Every 18 seconds, an American is busted for drug possession, the new FBI crime report says. The Christian Science Monitor says the statistics point to a continued emphasis on drug interdiction – otherwise known as the “war on drugs” – that more law enforcement officers are now questioning. While many experts hold the anti-drug campaign to be the key reason for the decline in the crime rate in the U.S. especially violent crime, since the 1990s, these police officers, as well as current and retired judges and prosecutors see, instead, thousands of American lives ruined for small drug infractions in a costly and possibly unwinnable “war.”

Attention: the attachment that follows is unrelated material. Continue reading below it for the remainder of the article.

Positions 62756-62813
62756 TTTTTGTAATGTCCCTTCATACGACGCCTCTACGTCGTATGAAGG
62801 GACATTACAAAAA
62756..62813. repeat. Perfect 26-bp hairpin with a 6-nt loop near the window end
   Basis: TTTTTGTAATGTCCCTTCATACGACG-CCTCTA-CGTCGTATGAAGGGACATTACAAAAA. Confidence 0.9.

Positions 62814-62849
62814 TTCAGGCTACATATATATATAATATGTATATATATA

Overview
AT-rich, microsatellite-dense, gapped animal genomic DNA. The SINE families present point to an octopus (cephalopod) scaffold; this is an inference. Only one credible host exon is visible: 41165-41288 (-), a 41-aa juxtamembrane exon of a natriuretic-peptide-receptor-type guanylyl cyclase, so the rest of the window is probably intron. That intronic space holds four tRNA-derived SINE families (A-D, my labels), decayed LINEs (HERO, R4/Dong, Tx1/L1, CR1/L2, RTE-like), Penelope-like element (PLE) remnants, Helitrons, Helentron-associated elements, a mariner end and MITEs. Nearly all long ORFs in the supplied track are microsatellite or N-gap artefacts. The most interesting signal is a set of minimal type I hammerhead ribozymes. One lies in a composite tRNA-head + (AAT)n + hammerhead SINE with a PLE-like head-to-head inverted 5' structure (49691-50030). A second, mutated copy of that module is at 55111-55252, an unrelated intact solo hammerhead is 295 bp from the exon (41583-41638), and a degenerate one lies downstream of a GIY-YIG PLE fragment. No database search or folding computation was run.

“Not only do these officers see the terrible results that their work has had on individuals’ lives, but a lot of what I hear from beat officers and undercover narcotics agents is they’ve seen colleagues die in the line of fire trying to enforce laws that have no positive impacts,” says Tom Angell of Law Enforcement Against Prohibition (LEAP) in Washington, D.C. The latest FBI figures say that 82.3 percent of all drug arrests in 2008 were for possession, and 44.3 percent of these for possession of marijuana. Arrests totalled more than 1.7 million. A Zogby poll in May showed for that the first time a majority of Americans favor decriminalizing marijuana. States such as Massachusetts and California have already taken steps in that direction.